Comics Plus app: Another site where you can check out digital comics with a library card
My Pinterest board for elementary comic books and graphic novels, and my secondary board for the same genre

If you have or are currently using comic books and graphic novels in your classroom, please add your thoughts and ideas down in the comments!

Pinterest Poster: Comics & Graphic Novels
Image by InspiredImages from Pixabay

Teaching Literacy through Genres

..when students learn how to recognize and use genres, they are building the background they need to cope with new and unfamiliar texts. – Emily Kissler, ASCD

Growing up, I was a voracious reader, and all the books I read were from many different genres.  While raising my own daughters, I encouraged them to also read a wide variety of genres…and when I started teaching, I taught literacy through genres. No state standard, principal, or colleague told me I had to do it that way; it just made sense to me! By organizing my instruction around genres, I was able to meet both the state and district standards in both reading and writing. In addition, I was able to teach such skills and topics as reading strategies, as well as grammar, punctuation, and spelling throughout our work in the genres.

Here were the steps I used 25 years ago to teach each of the genres and how I think it should be done now:

  1. I would first introduce each genre, going over the defining characteristics of the genre. Now, I would have the kids read several short excerpts or passages from the chosen genre and have them come up with common elements for the genre.
  2. Students would then choose novels from the targeted genre, either from my classroom library or with the help of the school media specialist. One change I would make: in addition to their novel, I have them read several short reading passages in each of the genres, perhaps during guided reading groups. One book in the genre is not enough to expose a genre to the students.
  3. For some of the genres, I would have students write a story in that genre. For example, during our historical fiction unit, I combined literacy and social studies by having them choose a period in history, research that period, then write a short fiction story set during that time period. One year we had a “History Fair” where the students created a display board on that time period, gathered or made artifacts and other books, and shared their historical fiction story with parents and other students.  Here are a few photos from that event! Now in our technology era, students could now do a multimedia presentation on their historical period!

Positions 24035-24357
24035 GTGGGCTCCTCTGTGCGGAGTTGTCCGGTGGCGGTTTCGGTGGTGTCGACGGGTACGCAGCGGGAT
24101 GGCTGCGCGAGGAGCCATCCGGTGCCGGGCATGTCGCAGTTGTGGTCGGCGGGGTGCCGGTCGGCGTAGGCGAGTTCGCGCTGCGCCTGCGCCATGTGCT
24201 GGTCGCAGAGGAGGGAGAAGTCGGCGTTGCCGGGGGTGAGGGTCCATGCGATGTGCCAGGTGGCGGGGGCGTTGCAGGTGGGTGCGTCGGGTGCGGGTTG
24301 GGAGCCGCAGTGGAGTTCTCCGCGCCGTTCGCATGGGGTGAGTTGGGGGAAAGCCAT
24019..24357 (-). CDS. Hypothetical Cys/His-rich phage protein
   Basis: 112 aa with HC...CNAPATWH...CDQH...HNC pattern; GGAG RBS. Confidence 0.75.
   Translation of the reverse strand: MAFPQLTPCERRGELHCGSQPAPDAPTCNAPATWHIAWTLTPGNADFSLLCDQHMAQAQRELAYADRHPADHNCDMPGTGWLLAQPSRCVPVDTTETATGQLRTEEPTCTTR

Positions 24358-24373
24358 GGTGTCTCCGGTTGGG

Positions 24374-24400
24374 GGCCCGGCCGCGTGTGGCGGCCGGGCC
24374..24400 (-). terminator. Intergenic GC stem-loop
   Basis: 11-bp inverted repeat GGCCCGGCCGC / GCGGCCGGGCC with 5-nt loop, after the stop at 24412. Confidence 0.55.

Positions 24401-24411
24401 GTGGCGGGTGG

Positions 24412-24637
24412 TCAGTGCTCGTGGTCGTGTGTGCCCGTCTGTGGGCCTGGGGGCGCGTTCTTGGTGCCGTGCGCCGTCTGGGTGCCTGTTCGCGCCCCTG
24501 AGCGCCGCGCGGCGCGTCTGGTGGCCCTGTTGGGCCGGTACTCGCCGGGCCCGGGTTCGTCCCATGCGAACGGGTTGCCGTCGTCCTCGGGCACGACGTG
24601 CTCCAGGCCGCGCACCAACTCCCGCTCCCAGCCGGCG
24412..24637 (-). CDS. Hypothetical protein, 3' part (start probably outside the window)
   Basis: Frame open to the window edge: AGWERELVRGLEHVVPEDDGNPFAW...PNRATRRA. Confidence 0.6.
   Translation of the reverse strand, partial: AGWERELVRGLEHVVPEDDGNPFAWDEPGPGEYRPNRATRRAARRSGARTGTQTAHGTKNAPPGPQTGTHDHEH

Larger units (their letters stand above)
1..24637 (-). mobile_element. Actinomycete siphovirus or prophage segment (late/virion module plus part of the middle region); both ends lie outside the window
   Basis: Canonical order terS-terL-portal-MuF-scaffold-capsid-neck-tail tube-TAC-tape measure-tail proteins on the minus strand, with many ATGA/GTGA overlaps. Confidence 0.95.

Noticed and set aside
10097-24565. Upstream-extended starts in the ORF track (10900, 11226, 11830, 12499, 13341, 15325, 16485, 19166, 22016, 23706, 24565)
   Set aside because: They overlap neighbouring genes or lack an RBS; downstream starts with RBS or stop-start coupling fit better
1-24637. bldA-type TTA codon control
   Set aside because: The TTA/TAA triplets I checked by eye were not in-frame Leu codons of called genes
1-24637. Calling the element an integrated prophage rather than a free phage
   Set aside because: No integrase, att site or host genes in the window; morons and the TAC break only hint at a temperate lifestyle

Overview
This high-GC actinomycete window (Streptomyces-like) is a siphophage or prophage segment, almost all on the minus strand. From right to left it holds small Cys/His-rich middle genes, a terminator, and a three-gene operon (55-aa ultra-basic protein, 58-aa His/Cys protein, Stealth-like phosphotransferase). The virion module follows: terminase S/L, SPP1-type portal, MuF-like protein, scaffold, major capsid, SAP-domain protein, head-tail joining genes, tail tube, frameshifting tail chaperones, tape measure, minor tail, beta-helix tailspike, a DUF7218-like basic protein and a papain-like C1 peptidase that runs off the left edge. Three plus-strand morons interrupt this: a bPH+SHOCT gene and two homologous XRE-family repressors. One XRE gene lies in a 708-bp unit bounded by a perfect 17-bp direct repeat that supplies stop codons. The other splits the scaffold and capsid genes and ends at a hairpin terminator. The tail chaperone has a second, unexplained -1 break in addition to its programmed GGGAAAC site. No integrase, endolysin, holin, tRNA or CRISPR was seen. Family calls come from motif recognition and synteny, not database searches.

After our Folk and Fairy Tale unit, I had students write their fractured Cinderella story. We had stories set on ranches where the Cinderella character lost her cowboy boot, and one in a bowling area where she lost her bowling shoe!
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  4. If I did not have students write a story in that genre, we would integrate the arts into the genre study…such as creating Medusa masks to go along with our Mythology unit, or performing fractured fairy tale skits! No updates; this stuff is STILL fun!

5. During our poetry genre unit, my students read, discussed and wrote many different types of poems: haikus, narrative, concrete, free verse, cinquain, diamante, etc. Each student then had their poems put together in a booklet. Later, while working with my GT students, I did the same thing but had them create their portfolio in Google Slides.

After retiring from the school district, I started my own tutoring business and still used the genre approach with many of my students. I found that struggling readers, in particular, have not been exposed to many genres and really need that exposure to them before secondary school. I created a Google Doc listing all the genres so the student could keep track of each genre read and answer questions about the genre.